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  • Writer's pictureSarah Hiers

Ben Ford's Devil's Chicken or The Road Back to Healthy

Updated: Feb 4, 2021

Ben Ford's Devil's Chicken
Ben Ford's Devil's Chicken

The holiday season is over and as I look back it seems I not only took time off from blogging, I also took time off from my usually healthy eating. Since this post was originally published in 2017, it seems to be an annual event for me.

For over three years my husband and I have faithfully followed a gluten free, soy free, sugar free diet. The first year we stuck to our plan exclusively. Year two we realized it was OK, in fact, psychologically necessary, to cheat on occasion. We established the 80/20 rule. Healthy for 80% and the remaining 20%. My husband could sneak in a burger and not feel guilty about the brioche bun and I could be guilt free about my order of blackened fish tacos on, gasp, a flour tortilla.

This holiday again, more and more "bad" food snuck into my diet. It wasn't so much about the holiday. It was about the time I was committing to other projects. While last year I was spending more and more time volunteering at a farm that was promoting Buy Local, Eat Fresh, Live Well, I was buying local fast food, eating processed and feeling ill. This year it was cookie baking with friends and taking care of my Mother In Law.

It is a new year and time to get back to my routine. Good bye gluten. Good bye sugar and the rest of the evils. Usually I am talking about how to modify or change a recipe to fit in with my diet. While its fun for me to take these great recipes I find and convert them into my version of "healthier", its also great to find a recipe that is ready from the starting block. That recipe today is Ben Ford's Devil's Chicken from Food and Wine Magazine. My only change to this recipe was the chicken. We had bone-in chicken thighs on hand and not bone-less breast. Also, I didn't have a brick handy so we skipped that part of the cooking process.

So, if I'm not going to be talking about conversion and substitutions, then what? How about knowing where your food comes from and is it fresh, organic and local? In this dish we used ingredients mostly from a local poultry farm that also grows its own herbs. Some of the herbs came from my own back yard and I'm pretty proud of that. The garlic, lemon, Dijon, crushed red pepper and salt and pepper were purchased at the local market.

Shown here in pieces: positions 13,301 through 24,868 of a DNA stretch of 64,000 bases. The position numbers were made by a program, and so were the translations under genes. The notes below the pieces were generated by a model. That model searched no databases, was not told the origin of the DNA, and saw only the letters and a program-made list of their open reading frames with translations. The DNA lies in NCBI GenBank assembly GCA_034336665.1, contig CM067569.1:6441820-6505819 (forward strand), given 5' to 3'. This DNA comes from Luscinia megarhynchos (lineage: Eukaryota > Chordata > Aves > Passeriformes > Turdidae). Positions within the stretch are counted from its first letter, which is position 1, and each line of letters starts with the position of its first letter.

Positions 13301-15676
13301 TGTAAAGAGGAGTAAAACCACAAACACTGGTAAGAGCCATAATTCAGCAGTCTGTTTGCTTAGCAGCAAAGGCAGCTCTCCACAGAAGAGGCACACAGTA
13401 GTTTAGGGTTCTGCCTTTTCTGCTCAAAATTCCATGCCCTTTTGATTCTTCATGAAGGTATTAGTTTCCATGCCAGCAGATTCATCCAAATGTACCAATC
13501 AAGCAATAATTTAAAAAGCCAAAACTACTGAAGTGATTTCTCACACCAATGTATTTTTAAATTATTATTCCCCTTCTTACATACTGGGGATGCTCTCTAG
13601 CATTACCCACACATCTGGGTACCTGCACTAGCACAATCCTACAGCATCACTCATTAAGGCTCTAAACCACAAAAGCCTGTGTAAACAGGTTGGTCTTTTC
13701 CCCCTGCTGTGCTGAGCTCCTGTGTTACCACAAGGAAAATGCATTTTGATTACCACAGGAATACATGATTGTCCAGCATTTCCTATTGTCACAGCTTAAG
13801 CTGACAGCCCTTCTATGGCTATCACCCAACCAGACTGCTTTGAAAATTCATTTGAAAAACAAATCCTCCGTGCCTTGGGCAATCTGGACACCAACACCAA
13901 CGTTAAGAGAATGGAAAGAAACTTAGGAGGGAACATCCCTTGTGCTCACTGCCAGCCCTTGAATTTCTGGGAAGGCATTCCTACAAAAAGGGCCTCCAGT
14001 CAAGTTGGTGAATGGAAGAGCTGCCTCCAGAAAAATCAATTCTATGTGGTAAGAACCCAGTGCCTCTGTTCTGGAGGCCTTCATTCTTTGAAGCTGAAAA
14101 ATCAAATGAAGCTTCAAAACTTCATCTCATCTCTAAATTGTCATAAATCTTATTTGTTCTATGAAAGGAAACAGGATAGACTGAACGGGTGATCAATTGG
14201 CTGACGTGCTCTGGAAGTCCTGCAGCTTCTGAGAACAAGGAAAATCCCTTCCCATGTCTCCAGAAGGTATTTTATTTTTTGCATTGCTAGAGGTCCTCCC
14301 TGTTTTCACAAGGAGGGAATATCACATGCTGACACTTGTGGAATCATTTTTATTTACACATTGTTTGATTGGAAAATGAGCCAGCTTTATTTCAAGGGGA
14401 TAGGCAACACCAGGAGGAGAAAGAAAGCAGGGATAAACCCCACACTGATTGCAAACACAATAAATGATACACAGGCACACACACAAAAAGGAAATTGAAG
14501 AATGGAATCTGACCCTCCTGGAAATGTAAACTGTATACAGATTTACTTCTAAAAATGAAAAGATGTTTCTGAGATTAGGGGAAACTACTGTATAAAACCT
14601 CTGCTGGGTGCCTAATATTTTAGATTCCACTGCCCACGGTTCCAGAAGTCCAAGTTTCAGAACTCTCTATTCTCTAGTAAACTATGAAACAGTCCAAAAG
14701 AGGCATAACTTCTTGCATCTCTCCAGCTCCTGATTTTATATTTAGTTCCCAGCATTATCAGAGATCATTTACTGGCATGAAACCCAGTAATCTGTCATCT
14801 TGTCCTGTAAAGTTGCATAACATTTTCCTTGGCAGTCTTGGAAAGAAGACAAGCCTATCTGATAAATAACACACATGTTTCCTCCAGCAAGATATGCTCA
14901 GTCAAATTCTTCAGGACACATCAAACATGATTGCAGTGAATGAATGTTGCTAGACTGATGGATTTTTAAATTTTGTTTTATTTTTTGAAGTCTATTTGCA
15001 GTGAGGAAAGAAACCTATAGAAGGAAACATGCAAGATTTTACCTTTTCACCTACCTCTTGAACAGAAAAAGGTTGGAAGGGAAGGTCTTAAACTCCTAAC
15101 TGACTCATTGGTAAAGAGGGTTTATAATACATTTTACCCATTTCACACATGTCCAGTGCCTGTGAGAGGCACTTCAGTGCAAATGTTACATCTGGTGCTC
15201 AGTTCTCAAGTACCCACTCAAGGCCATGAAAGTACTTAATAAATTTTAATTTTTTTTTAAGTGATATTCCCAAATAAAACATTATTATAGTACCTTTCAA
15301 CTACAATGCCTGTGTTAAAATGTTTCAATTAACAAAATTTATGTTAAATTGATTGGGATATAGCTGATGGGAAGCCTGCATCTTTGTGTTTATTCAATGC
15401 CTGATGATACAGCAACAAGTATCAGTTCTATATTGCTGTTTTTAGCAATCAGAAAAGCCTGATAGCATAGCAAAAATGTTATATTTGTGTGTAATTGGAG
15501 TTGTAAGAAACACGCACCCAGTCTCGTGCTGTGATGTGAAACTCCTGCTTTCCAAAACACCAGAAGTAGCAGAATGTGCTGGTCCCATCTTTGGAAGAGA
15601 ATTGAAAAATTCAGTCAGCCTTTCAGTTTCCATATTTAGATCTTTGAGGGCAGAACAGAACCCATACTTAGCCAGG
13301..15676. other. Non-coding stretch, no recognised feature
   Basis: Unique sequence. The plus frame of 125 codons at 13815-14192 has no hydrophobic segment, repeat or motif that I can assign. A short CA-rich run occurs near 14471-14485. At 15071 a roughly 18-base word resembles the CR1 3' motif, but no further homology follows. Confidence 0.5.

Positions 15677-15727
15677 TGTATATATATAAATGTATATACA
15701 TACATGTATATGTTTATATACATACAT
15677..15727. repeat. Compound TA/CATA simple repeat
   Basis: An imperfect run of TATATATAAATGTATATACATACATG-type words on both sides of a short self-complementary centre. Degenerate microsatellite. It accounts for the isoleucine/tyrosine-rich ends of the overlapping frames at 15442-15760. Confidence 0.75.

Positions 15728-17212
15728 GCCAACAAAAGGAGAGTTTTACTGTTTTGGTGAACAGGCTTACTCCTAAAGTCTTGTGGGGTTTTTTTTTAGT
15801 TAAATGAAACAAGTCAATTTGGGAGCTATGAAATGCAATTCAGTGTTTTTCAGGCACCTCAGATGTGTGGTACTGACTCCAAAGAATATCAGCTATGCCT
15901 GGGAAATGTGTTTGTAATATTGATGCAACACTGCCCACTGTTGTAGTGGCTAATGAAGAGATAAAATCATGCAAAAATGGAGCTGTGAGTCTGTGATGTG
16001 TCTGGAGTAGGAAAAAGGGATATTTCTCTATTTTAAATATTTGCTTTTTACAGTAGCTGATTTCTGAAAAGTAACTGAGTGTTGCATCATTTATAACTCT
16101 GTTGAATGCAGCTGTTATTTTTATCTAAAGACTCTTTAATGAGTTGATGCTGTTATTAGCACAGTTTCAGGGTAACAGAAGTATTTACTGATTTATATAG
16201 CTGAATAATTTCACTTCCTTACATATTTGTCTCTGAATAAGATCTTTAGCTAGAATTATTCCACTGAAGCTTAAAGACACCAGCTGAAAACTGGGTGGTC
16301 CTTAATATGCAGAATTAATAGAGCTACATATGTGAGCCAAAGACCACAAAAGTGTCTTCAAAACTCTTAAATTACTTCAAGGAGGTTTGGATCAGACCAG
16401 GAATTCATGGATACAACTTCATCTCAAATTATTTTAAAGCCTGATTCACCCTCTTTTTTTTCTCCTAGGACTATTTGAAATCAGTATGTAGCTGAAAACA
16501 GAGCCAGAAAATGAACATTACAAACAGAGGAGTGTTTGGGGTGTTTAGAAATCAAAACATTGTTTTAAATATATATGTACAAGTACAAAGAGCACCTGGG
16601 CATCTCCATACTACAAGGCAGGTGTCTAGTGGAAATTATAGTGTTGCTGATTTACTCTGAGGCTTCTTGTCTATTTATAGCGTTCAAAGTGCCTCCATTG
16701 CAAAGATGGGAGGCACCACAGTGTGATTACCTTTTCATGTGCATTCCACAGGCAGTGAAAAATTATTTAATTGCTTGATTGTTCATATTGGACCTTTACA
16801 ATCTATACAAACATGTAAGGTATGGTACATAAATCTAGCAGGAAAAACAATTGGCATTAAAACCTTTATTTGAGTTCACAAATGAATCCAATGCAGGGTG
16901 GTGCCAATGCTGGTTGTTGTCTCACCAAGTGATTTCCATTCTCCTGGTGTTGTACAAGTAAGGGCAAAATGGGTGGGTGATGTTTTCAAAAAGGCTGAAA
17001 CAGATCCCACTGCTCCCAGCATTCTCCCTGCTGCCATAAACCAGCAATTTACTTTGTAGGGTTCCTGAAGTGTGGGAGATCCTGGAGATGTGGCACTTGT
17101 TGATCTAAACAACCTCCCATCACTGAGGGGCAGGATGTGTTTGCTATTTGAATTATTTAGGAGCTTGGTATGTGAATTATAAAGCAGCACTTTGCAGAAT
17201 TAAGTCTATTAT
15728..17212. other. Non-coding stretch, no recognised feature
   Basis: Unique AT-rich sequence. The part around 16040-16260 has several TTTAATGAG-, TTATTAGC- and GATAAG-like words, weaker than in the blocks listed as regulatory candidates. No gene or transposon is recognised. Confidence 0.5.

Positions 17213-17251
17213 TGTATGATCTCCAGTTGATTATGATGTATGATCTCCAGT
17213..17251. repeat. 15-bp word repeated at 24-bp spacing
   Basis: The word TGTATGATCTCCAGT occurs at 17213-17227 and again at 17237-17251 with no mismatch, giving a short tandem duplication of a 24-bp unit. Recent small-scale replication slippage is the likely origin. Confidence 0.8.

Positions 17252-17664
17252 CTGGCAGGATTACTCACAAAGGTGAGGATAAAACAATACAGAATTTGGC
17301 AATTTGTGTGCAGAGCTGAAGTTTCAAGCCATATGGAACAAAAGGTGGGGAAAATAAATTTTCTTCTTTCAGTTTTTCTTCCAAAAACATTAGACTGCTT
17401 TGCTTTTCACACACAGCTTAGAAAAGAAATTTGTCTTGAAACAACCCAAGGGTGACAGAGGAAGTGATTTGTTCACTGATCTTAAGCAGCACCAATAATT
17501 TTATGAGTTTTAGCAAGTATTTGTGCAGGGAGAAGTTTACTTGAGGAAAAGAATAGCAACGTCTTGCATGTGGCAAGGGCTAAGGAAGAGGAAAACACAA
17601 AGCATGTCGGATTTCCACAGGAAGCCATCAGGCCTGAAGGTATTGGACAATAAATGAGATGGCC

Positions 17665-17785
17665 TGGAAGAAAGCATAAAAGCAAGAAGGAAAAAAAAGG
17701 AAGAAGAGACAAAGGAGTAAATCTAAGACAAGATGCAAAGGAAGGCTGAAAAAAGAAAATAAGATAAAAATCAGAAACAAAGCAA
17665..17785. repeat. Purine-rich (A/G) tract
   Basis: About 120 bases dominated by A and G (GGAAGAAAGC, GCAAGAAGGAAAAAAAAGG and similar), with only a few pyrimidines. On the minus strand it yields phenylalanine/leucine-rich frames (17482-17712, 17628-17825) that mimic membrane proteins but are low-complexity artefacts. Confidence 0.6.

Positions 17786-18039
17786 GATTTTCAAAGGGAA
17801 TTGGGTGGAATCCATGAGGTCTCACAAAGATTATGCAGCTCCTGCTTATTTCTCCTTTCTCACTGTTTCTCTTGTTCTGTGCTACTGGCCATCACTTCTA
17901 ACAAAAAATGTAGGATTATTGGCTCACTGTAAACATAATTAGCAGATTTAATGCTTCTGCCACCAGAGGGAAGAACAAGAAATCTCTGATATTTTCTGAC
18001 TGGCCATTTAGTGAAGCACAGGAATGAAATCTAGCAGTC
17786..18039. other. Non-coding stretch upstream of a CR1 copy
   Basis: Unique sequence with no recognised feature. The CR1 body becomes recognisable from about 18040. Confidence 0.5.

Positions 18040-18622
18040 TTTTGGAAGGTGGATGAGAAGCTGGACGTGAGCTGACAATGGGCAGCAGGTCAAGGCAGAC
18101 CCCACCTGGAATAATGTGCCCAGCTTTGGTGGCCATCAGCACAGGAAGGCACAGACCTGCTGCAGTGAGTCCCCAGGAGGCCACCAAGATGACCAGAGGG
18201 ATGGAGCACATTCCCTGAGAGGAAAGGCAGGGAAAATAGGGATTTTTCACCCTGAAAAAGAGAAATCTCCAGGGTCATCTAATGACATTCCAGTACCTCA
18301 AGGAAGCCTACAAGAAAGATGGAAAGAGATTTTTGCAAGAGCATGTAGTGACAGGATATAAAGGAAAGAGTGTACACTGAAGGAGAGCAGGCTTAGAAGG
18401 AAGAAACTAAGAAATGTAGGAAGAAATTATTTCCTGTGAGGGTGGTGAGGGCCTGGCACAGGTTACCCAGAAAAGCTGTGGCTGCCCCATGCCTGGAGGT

8 garlic cloves, finely chopped

3 tablespoons chopped thyme

3 tablespoons finely chopped rosemary

2 tablespoons finely chopped parsley

2 tablespoons finely chopped basil

2 tablespoons finely chopped oregano

1 teaspoon finely grated lemon zest plus 3 tablespoons fresh lemon juice

2 tablespoons coarsely ground black pepper

1 tablespoon kosher salt

1/2 cup extra-virgin olive oil

2 tablespoons Dijon mustard

1 tablespoon crushed red pepper

Three 1 1/2-pound skin-on, boneless whole chicken breasts (as I mentioned, we used bone-in thighs. A personal preference)


In a food processor, combine the garlic, thyme, rosemary, parsley, basil, oregano, lemon zest and juice, black pepper and salt; pulse until a paste forms. With the machine on, add the oil, then add the mustard and crushed red pepper and pulse to mix. Scrape the marinade into a large bowl. (I prefer using a zip lock bag for more even coverage of the marinade) Add the chicken. Cover and refrigerate for 3 hours.

What a bright, fresh marinade!

Set up a grill for indirect cooking and heat to 425°. Cover 3 bricks with foil. Remove the chicken from the marinade, scraping off the excess. Oil the grill grate. Set the chicken breasts skin side down on the grill and press them down with the bricks. Cover and cook at 425° until browned on the bottom, 20 to 25 minutes. Remove the bricks and turn the chicken. Cover with the bricks, press down and cover the grill. Cook until an instant-read thermometer inserted in the thickest part of the breasts registers 160°, about 15 minutes longer. Transfer the chicken to a board to rest for 5 minutes. Serve.

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